Tuesday, 26 January 2021

What is this?? The Amazon 2TB External SSD.

"You buy cheap, you buy twice"

An SSD was required for a Raspberry Pi project.  One was ordered from Amazon, 2TB. It was stupid cheap. 

It turns up...

It's plugged into the Pi, ready to clone the OS onto it... nope, not having it. Nothing detected... weird.

It's plugged in to a Windows PC... bing... a 2TB drive... there's a file on it, it's a word document. mustsee.doc. It's written in't fluent Yorkshire... 

What foolery is this??

Rat duly smelt. 

Let's investigate... 

Running Hard Disk Sentinel gives us some info... It's apparently a "Samsung HM201HI" ... except for a quick Google shows no such thing exists. Or is it 2 Samsung HM201HI's? It's also got some duff sectors on it. 

OK, let's run H2testw on it and see if it's really as big as it makes out... 

We may be here some time... 
As it turns out, we didn't have to wait as log as we thought... 
It had fallen over after 320 GB... 

So I sprung it apart ...
... and (no surprise) , it's a 320GB mechanical drive. 
It is, of course, a scam... 

Saturday, 23 January 2021

Arduino Audio Compressor.

As part of an upcoming project, I need to compress some audio a bit. 

Now there's plenty of analogue compressor schematics on the web, but a lot require obsolete FETs or odd ball lamps, shining on an LDR (the optical compressor). I fancied a different approach.

Here's the plan, audio comes in to the "top" of a digital pot (also known as an R-DAC), the pot is controlled by the arduino. The wiper of the pot is connected to out audio output. That way, we can use the arduino to effectively wind our pot up and down to control the level of the audio. 

The wiper of the pot also feeds a rectifier, and the resultant level sampled by one of the Arduino's analogue ports, and that value is processed to provide the control signal to the pot.

A schematic is scratched out...

Audio comes in on J1, C3 is a DC blocking cap as the audio is biassed to half of the 5v supply by R1 & R2. The audio then feed the top of our digital pot, U2, on pin 5. Pin 7 of our pot is the bottom of our pot, and is connected to GND. Audio emerges from the wiper of out pot on pin 6, there's another coupling cap, C9, and the audio is then biassed to half our 12V rail by R14 & R16. It feeds a buffer amp, U1B and is output via R15 & C11, and is referenced to gnd by R17.The audio also feed U1A, which has a gain of about 14, and boosts the audio up to a sensible 10 volts pk-pk or so. This is coupled via C8 to our rectifier (D1 and a small filter cap of 10nF. This then drives the ADC of the arduino on pin A0. I haven't really shown the power supply, but it's just a single 12V supply, the 5V being derived from the arduino's on board regulator.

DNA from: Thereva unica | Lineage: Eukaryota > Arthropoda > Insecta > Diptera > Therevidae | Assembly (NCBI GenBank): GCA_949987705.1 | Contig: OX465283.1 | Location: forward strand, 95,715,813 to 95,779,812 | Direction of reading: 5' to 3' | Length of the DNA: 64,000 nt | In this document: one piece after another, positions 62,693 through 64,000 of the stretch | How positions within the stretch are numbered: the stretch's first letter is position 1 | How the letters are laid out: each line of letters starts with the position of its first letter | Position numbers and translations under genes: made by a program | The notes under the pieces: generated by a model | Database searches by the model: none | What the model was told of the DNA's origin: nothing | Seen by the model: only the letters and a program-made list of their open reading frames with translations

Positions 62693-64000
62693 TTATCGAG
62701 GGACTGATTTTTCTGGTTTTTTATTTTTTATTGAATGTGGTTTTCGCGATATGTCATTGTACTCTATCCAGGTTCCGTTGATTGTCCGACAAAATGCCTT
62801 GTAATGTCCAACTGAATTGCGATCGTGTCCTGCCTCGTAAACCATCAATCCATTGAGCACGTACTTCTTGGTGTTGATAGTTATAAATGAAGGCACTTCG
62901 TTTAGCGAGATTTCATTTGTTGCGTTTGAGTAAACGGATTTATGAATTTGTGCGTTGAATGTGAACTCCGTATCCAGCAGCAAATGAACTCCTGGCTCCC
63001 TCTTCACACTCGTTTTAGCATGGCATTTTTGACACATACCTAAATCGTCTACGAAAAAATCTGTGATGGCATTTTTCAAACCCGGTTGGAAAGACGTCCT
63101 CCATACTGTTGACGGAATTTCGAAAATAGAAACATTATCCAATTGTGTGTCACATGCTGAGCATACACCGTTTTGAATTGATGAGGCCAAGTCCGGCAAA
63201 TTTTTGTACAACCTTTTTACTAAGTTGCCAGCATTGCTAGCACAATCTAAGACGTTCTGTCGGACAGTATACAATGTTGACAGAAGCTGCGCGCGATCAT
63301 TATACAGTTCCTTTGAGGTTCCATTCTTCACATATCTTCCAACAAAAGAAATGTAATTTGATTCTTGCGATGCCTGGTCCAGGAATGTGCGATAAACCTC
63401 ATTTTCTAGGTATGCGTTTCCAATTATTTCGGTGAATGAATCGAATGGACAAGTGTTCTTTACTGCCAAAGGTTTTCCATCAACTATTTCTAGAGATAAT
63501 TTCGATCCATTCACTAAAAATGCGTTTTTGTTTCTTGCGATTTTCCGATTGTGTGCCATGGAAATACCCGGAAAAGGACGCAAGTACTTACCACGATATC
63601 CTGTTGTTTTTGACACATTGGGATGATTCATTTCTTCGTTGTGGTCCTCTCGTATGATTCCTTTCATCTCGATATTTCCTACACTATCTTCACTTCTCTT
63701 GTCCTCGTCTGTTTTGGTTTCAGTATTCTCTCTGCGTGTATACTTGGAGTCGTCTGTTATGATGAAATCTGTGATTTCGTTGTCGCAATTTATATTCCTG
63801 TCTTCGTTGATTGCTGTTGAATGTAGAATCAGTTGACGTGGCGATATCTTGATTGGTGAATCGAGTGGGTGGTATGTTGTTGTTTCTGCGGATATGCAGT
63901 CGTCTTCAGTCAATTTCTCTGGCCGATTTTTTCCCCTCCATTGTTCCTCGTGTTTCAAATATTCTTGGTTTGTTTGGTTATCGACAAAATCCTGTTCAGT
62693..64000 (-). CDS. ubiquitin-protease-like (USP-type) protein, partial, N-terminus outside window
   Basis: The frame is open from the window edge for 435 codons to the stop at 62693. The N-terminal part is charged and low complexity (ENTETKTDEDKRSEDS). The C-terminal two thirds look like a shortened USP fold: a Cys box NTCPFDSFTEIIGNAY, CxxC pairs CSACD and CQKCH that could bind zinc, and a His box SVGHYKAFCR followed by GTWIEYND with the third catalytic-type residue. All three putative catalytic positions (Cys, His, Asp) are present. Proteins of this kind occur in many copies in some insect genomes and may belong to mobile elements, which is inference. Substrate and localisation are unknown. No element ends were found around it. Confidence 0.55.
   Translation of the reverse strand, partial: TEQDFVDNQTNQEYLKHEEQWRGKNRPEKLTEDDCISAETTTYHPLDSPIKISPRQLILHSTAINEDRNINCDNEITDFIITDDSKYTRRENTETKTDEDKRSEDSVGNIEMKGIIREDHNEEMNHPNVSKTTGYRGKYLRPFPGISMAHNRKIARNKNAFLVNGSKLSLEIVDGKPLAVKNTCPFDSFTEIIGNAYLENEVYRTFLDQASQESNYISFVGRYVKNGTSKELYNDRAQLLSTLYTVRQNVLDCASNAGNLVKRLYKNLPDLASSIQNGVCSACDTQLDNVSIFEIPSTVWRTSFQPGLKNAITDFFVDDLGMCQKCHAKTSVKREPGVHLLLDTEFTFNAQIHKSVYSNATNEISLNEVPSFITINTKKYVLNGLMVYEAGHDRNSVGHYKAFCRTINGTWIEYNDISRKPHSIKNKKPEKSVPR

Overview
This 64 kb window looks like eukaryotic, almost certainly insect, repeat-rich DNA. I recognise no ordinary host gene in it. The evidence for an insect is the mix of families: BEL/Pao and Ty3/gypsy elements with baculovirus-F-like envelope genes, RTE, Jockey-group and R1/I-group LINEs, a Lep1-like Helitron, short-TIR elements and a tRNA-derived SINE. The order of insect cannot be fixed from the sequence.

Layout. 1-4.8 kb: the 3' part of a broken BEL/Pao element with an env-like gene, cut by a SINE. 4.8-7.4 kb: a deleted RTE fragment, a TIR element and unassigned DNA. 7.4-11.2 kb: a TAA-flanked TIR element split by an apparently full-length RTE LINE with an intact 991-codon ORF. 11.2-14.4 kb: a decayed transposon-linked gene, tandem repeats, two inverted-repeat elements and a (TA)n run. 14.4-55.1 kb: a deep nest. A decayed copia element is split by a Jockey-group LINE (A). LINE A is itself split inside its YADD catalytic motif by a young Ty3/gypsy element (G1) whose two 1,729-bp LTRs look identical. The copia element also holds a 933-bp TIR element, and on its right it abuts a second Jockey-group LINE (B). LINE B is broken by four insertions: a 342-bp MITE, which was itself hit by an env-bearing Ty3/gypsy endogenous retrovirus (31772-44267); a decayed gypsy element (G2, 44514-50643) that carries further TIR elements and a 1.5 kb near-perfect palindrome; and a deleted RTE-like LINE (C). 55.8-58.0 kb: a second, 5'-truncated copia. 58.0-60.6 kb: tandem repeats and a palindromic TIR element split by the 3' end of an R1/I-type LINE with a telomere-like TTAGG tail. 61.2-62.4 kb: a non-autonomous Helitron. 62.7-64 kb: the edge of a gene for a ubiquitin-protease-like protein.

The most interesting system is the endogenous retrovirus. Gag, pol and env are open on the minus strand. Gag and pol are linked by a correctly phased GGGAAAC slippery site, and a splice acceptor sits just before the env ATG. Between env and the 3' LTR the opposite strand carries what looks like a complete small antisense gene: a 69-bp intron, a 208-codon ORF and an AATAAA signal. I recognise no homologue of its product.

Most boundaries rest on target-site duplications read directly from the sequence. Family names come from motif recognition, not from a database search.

The software, can be found on my github page, as usual

There are some variables to play with, being Target, Avg, Attack and Decay. Play around with the values and get a feel for it.

One other thing I played with, was feeding U1A from the incoming audio, rather than the devices own output. It was possible to get the software to lose control and end up with no audio coming out, but it could be tamed.. I think this type is called a "feed forward" compressor, and again, worth some experimentation. 

Here it is lashed on a bit of breadboard. It performed surprisingly well, and quiet too.

Thursday, 21 January 2021

Linn Keltik repairs

As well as sending me a lingo (see here), John sent down a Klout amplifier... It had the same issues as this one, only was completely dead. A re-cap fixed it. 

It was also fitted with the Keltik Bass extension module. This is simply a low pass filter to allow the amplifier to drive a woofer as part of an active cross-over system. 

It's really nicely made, and was given a re-cap to ensure reliable service.

The Keltik module is mounted on a single metal spacer which bolts up to one of the four transistor heat spreader cap screws. Remove the spacer before attempting to remove the cap screw, or the whole thing locks up. The other end is supported in a groove on the speaker terminal output insulator.

There's a single connector to remove on the board.

We'll need to remove that screening can, which is simply desoldered. 

Same the other side...

.. to gain access to those hidden electrolytics.

Look at all those precision poly caps... nice!

You'll need 2 off 220uF 16V , 8 off 22uF 50V, 2 off 2.2uF 50V and 1 off 10uF 63V . 

They needed replacement, some were physically leaking, and smelt horrible during desoldering! 

Another saved from landfill! 

Saturday, 16 January 2021

Linn Lingo repair - won't change speed.

John from the cold north rang...